All end-of-semester deliverables must be complete and uploaded to the Google drive and Canvas Assignments, if applicable that has project documentation that must be turned in prior to presentation day (last day of class).

Do not postpone this task until the morning of presentations.  There will be no time allocated to address deliverable issues on Presentation Day.


IMPORTANT: All deliverables will be turned in or student will fail course.

Course Management & Policies

Administrative Withdrawal

A basic requirement of this course is that you will participate in class and conscientiously complete writing and reading assignments. You’re expected to attend all of your classes and complete all required course activities and assignments. Keep in touch with me if you are unable to attend class or complete an assignment on time. If you miss more than half of required activities during the first 25 percent of the course without making prior arrangements with your instructor, you may be administratively withdrawn from the course. If you’re administratively withdrawn, you’ll receive a W grade on your transcript.Administrative withdrawal may have academic, financial, and financial aid implications. Administrative withdrawal will take place after the full refund period, and if you are administratively withdrawn from the course you will not be eligible for a tuition refund. If you have questions about the administrative withdrawal policy at any point during the semester, please contact me.

Make sure you officially  drop a course (Links to an external site.)  if necessary, rather than just not attending classes.

Academic Integrity Statement

Cheating is absolutely not tolerated at IUPUI!

The IUPUI Code of Ethics is based on the need for trust in an academic community.  IUPUI’s system is developed by and maintained for the welfare of its students, and all students should make sure that they read and understand the provisions outlined in the Student Handbook.  The code, which is available in the Office of the Dean of Students and in all school office, spells out what constitutes unacceptable behavior and the procedures to be followed when there are alleged cases of misconduct.  The dean of students also has some very brief pamphlets on key areas of the code.  The link that follows is not the code but rather abbreviated and paraphrased statements on key elements of the code: academic and personal misconduct as well as a section on what students should do if they believe that other students, faculty, or staff have violated their rights.  The code also explains the procedures employed and how students may appeal decisions.  For more information, consult the Code of Student Rights, Responsibilities, and Conduct as well as brochures located in the Office of the Dean of Students.

Any form of cheating/plagiarism on an assignment, homework or quiz will result in both a zero score for the assignment, and a one-letter grade penalty in the course.  The case will be reported to the Chairman of the Department of Computer, Information & Leadership Technology and a letter describing the infraction will be placed in your student file.  Further disciplinary action will be pursued according to university policy  as described in Part III of the Code of Student Rights, Responsibilities, and Conduct (Issued August 15, 1997).  Cheating, or helping another student to cheat, are considered equal cases of academic dishonesty and will be dealt with as noted above.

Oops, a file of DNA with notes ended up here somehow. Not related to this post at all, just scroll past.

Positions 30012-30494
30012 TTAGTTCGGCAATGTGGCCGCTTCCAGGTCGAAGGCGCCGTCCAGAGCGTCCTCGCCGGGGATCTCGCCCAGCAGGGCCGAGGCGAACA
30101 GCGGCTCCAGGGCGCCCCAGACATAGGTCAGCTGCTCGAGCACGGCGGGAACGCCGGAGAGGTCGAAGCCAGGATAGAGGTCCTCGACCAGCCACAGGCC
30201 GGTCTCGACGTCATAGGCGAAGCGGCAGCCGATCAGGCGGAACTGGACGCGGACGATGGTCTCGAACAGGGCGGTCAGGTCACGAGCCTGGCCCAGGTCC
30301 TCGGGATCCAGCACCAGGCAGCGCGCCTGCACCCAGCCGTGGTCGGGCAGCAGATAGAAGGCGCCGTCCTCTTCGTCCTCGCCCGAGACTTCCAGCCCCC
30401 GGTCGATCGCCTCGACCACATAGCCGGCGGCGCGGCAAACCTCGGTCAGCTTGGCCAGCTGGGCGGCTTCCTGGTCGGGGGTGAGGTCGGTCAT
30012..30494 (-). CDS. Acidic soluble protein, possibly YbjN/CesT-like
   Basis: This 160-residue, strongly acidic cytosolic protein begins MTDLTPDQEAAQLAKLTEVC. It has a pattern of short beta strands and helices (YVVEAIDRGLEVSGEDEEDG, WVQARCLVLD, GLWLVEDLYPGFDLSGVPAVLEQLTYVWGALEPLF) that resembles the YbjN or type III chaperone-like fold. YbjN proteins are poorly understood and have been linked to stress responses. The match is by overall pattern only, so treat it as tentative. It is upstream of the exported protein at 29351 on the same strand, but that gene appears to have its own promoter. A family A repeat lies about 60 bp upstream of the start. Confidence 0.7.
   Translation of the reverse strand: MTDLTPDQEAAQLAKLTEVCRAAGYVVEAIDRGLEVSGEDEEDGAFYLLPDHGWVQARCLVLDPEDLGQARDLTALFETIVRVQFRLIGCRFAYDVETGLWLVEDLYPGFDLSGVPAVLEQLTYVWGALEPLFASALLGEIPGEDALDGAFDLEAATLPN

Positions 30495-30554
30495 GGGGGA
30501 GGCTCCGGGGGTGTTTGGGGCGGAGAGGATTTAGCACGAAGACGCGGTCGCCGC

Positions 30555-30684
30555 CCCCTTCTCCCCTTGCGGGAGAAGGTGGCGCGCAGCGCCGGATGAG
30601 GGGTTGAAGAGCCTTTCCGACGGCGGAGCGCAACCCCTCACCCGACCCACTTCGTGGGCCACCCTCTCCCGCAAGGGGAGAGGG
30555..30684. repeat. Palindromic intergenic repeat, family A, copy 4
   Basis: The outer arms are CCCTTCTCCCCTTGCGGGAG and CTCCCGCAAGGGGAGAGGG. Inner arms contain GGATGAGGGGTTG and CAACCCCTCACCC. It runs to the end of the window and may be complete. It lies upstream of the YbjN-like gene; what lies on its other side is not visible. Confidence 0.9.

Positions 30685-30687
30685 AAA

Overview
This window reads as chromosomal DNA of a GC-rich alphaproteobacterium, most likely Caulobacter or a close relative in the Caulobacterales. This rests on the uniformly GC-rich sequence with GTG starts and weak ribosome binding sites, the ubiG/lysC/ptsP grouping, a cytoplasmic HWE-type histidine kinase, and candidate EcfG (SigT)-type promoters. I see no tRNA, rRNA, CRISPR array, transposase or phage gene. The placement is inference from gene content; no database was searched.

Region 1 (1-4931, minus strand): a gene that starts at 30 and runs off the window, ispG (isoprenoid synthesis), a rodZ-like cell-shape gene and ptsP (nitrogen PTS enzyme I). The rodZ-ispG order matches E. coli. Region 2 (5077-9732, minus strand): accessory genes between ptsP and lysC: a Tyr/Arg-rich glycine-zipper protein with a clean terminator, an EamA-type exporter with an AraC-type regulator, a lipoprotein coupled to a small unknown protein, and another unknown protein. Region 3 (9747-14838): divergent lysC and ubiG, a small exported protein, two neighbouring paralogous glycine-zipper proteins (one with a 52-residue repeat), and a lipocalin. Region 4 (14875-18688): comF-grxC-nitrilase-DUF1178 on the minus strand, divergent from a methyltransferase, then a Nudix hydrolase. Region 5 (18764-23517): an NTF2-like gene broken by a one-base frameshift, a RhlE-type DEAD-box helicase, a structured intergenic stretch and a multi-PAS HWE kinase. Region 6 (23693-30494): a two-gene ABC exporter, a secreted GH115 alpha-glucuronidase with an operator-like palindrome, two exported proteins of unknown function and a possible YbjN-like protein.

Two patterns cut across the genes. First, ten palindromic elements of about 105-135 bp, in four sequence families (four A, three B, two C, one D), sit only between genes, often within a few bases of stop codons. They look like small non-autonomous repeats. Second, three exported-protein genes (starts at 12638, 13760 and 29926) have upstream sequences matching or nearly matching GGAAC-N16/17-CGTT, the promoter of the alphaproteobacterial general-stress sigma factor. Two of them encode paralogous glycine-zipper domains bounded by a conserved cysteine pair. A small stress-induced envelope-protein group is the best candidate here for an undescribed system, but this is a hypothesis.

What constitutes cheating?

Giving another student access to your computer account, or negligently permitting another student to access your computer account constitutes cheating on your part if that other student copies any files that become implicated in a cheating case. Protect your account as if your academic career depends on it!

Giving another student your code “just to look at” has resulted in serious problems for both students in the past-even with the best of intentions.  Do not give your code to other students.

Note: When creating graphics or Web sites, treat Web content as you would treat content from a published article or book.  Please see below for what is considered “Acceptable” and “Cheating“.

Including a brief quote from a web page with the source cited.Copying entire pages or paragraphs and republishing it as your own.
Using graphics from a free clip art or graphic site.Using someone else’s graphics without permission.
Discussing an assignment with another student.Copying another student’s work.
Looking at code samples to help you figure out what to do.Copying entire code segments and submitting it as your own.

If you are confused as to the difference between helping each other (which is encouraged) and plagiarism (which will not be tolerated), please ask me.

Campus Services

 TCM Writing CenterNeed or Want Help with Your Writing or Speaking Assignments?The TCM Writing Center, located in ET 232, offers free tutoring to E&T students on their writing and speaking needs. I encourage you to use the Writing Center’s services. Information and tutoring hours are available on the TCM Writing Center  website  (Links to an external site.). You can sign schedule an appointment there as well.  If the tutor is not working with another student, walk-ins are also welcome. Call 317-278-9946 if you have questions or would like more information.